Statement from Kathy Pickering, Executive Director, The Tax Institute at H&R Block on IRS/State Summit on ID Theft Refund Fraud
As the world’s largest tax preparation company, at H&R Block, the privacy and security of our tax office and do-it-yourself clients’ personal information is very important. We are proud to be part of the IRS and State working groups to help combat identity theft tax refund fraud.
Today’s focus on the taxpayer has led to several new initiatives that H&R Block is pleased to help announce. We are committed to doing the right thing in leading the industry toward change. Taxpayers should know that the entire tax preparation industry, both retail and DIY solutions providers, is working with the IRS and states to help combat the threat of identity theft tax refund fraud and have put in place a number of new safeguards to protect taxpayers this upcoming season.
- The tax preparation industry will provide more than 20 new data elements to the IRS and the states for authentication purposes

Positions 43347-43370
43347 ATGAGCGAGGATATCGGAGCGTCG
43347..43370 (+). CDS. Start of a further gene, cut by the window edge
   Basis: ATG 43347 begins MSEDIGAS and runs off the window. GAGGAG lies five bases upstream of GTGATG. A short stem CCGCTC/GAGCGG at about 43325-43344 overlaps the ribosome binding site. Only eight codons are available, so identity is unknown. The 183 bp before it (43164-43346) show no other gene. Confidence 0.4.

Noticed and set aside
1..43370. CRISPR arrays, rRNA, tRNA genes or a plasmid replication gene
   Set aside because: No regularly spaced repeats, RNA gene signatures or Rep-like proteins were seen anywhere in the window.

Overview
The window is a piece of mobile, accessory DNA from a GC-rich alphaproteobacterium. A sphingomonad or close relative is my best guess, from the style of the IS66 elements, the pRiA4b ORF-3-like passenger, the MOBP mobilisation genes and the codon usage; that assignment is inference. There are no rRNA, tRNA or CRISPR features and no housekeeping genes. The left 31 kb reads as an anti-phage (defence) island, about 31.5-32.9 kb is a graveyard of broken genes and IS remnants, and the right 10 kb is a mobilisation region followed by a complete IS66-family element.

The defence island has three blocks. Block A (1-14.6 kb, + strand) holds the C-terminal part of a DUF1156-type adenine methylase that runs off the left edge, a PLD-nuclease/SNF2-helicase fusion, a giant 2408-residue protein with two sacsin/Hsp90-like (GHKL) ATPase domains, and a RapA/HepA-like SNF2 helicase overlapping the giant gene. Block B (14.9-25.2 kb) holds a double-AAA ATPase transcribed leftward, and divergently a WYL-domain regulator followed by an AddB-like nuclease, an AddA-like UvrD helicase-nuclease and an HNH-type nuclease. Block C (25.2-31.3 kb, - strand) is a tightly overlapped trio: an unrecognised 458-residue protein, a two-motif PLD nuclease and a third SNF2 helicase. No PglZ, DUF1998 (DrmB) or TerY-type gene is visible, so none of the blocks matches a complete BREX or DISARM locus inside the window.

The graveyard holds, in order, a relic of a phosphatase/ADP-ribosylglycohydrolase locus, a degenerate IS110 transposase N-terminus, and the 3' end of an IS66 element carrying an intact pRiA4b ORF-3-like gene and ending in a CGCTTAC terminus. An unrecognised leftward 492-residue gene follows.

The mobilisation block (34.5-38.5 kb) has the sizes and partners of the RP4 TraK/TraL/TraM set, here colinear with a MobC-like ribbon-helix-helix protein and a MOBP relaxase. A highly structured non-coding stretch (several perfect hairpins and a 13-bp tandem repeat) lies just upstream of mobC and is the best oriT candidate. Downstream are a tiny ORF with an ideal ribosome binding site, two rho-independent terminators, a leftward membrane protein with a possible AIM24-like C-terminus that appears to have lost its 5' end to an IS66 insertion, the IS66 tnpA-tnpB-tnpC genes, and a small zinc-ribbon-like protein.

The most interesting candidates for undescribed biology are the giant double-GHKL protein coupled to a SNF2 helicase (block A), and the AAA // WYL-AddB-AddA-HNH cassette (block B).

- The IRS then will verify the identity of the taxpayer and validity of the tax return
- The industry, IRS and states have agreed to fight fraud by joining forces across the entire tax network
The good news is, this all is mostly seamless to the taxpayer. Their experience, either in the office or online, won’t differ much from previous years.
These steps, we know, likely aren’t enough to stamp out identity theft tax refund fraud completely. That is why the IRS, states and industry have committed to working together to identify new fraud schemes quicker and help get ahead of emerging fraud patterns.
While the industry is taking these steps, we also want to remind taxpayers they are the first defense in combating fraud. Together, industry and taxpayers can build a strong defense to help make sure taxpayers get their tax refunds without delay.
Tax Identity Theft is the largest growing identity theft crime and H&R Block is explaining what it is and how to fix it.
Tax identity theft is a multi-million-dollar business. In 2016, the IRS identified more than 1 million fraudulent returns.